Falkirk East MSP Angus MacDonald says his revived bid to open a direct ferry route from Scotland to Scandinavia could be a lifeline for tourism.
He is urging ferry operators to ‘get round the table with the Scottish Government and make it happen’, arguing that damage expected from Brexit gives the idea a new urgency.
But there seems little hope any such link would operate from Grangemouth, although he has argued the case for it before.
Commenting on social media, Mr MacDonald said: “We tried to get Forth Ports to put in the necessary infrastructure at the Port of Grangemouth in the early 90’s, but their preference was Rosyth, which is now geared up for ferry and cruise ship services.
“They used the argument that travelling up the Forth to Grangemouth would add another hour to the journey.
“We tried to convince them, but Rosyth isn’t a bad Plan B!”
He says a sea link with Denmark (for example) had the potential to grow exports from Scotland as well as to support tourism.
Office of National Statistics figures show there were more than 15 million visits to the UK from Scandinavia between 2011 and 2016, and that these visitors brought £8.5bn to the UK economy.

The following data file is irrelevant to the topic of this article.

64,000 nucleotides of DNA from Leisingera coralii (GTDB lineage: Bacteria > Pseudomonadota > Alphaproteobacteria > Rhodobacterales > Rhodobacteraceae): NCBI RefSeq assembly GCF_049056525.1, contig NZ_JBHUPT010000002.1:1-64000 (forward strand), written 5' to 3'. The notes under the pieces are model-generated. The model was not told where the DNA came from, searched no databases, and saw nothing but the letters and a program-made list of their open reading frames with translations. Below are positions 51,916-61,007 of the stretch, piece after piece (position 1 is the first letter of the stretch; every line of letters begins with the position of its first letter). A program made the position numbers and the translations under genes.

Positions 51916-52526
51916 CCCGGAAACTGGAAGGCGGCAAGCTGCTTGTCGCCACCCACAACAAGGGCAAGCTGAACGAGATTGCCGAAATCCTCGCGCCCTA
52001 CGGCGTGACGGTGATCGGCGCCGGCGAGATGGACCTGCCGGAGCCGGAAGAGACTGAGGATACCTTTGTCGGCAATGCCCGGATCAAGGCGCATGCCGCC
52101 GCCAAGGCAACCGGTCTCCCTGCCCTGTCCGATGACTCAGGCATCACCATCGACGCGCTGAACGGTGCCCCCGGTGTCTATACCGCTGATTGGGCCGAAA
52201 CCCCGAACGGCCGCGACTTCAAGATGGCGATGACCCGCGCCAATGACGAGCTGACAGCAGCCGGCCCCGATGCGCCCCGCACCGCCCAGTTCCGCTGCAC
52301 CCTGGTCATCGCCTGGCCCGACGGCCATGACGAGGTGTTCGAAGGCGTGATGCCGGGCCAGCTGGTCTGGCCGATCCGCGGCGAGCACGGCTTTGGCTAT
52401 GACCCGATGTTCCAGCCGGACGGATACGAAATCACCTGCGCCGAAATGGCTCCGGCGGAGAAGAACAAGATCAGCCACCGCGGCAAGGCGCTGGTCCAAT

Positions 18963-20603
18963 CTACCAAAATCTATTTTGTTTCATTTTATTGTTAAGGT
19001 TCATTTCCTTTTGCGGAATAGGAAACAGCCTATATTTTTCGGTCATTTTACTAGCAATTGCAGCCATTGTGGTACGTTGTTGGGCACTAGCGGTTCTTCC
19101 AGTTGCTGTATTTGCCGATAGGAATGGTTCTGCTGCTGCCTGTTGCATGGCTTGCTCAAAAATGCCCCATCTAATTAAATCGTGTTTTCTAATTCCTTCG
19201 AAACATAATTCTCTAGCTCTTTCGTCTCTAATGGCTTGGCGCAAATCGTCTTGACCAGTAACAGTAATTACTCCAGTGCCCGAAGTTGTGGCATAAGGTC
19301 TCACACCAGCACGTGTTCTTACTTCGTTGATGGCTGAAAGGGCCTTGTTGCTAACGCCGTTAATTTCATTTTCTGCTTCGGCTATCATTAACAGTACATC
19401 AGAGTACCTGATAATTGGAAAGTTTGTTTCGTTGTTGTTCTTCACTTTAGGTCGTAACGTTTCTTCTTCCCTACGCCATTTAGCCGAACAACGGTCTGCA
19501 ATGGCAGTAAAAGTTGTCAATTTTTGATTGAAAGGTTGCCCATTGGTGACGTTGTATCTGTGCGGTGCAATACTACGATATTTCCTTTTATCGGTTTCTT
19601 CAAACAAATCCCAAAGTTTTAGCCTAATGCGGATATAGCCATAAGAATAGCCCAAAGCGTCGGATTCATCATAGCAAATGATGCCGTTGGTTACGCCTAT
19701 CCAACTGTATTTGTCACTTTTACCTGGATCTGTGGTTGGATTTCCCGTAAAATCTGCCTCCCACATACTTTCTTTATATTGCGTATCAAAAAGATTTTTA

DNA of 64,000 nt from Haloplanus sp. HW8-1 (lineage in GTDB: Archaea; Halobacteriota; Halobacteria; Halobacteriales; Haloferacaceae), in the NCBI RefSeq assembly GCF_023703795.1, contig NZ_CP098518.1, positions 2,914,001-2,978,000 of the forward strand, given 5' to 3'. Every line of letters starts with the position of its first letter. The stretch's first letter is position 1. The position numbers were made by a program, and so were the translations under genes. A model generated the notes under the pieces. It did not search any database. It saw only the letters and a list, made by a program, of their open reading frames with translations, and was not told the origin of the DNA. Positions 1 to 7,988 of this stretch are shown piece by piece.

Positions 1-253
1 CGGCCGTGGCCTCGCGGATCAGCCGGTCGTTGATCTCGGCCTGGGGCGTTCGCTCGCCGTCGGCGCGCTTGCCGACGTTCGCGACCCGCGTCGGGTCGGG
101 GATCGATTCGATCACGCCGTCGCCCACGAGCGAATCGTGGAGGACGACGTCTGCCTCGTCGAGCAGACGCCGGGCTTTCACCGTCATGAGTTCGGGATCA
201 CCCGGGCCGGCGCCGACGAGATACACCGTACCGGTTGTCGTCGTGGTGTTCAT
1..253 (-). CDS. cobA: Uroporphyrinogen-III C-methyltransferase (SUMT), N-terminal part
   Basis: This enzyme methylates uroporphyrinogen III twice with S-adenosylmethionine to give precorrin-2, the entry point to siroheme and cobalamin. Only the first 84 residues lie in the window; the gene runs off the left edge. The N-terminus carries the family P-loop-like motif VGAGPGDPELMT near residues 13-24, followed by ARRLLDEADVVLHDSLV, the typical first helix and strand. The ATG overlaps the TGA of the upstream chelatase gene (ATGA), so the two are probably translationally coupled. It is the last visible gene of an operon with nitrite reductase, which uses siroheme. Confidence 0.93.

Now, says Mr MacDonald, press coverage in Scandinavia suggests there’s strong interest in bringing the idea to life.
“There is great demand on both sides of the North Sea for a direct passenger ferry link between the UK and Scandinavia – and this represents a great opportunity for Scotland”, he said.
“Whether we can secure a route between Aberdeen, Rosyth or elsewhere and one of the fantastic Scandinavian destinations is of course up to the ferry operators – but it would be a significant boon for our economy if we can bring the service back.”
He added: “The full implications of the Tories’ extreme Brexit are yet to be known – but given how they have handled the process so far, we can only guess that they will provide our tourism sector with unnecessary challenges.
“In this context, it is vital that we develop and maintain strong connections with the rest of Europe in order to keep enticing tourists to Scotland – and the economic benefit of increasing visitor numbers from some of the world’s wealthiest nations is clear.”